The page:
SEOUL, Dec. 11 (Korea Bizwire) — Prices of agricultural products have skyrocketed following 54 days of disastrous summer weather that brought severe monsoon rains as well as five typhoons across the Korean peninsula.
Experts argue that this is just the beginning, warning that an unprecedented scale of climate change will sweep across South Korea.
Hot air caused by global warming will bring more frequent, extreme cases of showers and precipitation, since warmer air can store large amounts of water.
If greenhouse gas emissions remain at current levels, a number of dams and levees across the country will experience flooding once every four years by 2050.
Extreme cold will come about more frequently since global warming will undermine the jet stream that blocks Antarctica’s chilly air from entering the Korean peninsula.
In the winter, the air from the Northern Pacific carrying water vapor is more likely to run into the cold air from Antarctica and Siberia, which may result in snowstorms.
Prof. Kim Baek-min from Pukyong National University argues that the Korean peninsula is warming up 1.5 to 2 times faster than the average speed of global warming, primarily due to the warm Kuroshio current.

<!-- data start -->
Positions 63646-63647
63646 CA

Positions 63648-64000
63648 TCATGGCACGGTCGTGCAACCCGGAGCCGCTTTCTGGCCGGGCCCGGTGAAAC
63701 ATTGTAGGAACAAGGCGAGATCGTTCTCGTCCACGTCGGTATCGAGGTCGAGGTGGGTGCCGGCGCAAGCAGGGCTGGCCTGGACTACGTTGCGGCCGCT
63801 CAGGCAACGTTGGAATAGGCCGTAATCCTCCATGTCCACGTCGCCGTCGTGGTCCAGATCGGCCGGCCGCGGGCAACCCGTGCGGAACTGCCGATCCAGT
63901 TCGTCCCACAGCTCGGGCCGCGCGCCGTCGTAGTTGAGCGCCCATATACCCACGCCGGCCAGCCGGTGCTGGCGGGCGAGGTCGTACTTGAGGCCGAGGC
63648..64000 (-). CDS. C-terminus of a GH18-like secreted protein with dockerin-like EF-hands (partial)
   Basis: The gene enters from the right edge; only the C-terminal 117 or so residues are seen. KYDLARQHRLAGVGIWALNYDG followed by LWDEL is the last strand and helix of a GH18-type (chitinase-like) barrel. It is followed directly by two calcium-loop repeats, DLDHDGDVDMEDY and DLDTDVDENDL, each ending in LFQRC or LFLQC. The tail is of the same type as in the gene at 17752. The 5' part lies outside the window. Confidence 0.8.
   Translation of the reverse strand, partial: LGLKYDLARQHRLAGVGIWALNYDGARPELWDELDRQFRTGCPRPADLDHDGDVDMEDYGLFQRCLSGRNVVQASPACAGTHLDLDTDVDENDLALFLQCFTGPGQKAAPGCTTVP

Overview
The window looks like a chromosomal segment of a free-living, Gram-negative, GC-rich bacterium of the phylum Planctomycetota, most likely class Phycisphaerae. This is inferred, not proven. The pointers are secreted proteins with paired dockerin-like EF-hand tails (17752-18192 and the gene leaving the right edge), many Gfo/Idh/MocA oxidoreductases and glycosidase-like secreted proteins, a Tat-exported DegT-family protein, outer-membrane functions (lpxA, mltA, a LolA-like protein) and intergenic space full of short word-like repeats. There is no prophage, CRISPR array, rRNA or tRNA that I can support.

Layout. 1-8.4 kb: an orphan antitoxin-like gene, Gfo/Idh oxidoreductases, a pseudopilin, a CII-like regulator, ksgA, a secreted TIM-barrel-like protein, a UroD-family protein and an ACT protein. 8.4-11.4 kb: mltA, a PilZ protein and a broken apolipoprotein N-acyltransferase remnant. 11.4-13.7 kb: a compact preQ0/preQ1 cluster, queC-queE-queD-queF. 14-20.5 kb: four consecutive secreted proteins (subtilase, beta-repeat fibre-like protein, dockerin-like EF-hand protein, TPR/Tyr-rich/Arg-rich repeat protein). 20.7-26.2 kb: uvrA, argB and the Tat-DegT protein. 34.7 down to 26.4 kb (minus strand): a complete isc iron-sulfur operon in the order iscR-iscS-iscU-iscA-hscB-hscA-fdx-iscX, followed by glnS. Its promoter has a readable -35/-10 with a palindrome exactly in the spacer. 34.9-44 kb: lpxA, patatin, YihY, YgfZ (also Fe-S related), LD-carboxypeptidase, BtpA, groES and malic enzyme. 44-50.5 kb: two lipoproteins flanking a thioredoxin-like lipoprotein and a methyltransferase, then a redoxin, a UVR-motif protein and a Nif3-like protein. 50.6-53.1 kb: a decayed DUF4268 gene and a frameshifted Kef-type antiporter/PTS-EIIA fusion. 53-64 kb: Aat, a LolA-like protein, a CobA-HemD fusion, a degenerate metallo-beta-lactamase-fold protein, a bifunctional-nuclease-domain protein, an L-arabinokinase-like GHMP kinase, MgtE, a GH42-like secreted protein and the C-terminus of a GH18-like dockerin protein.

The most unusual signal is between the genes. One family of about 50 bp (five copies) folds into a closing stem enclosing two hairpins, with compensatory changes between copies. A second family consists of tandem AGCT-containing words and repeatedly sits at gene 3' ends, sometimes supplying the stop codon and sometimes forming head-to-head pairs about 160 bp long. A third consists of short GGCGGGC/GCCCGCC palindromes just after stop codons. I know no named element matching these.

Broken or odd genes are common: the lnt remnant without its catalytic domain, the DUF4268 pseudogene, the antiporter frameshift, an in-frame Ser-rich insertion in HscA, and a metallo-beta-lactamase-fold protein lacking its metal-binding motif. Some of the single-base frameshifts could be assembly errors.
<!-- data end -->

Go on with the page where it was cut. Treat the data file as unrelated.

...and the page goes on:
The speed of global warming differs by region, depending on the water temperature of the surrounding sea. Regions with warmer seas will experience faster global warming.
The sea that surrounds the Korean peninsula is part of the Tropical Warm Pool, the hottest waters on earth, which continues to expand due to global warming.
Higher sea temperatures generate more water vapor, which warms up the atmosphere and amplifies the greenhouse effect.
As such, if global temperatures rise by 2 degrees Celsius, the Korean peninsula may experience hotter temperatures.
Typhoons that strike the Korean peninsula are expected to grow more powerful as they depend on warmer seas and water vapor.
“There is a close correlation between global warming and typhoons,” said Prof. An Soon-il from Yonsei University. “Typhoons draw energy from the sea. The sea’s higher surface temperature will create stronger and lasting typhoons.”
“Climate change will come to us not as the temperature we feel with our skin, but as extreme weather conditions,” An added.
H. M. Kang (email@example.com)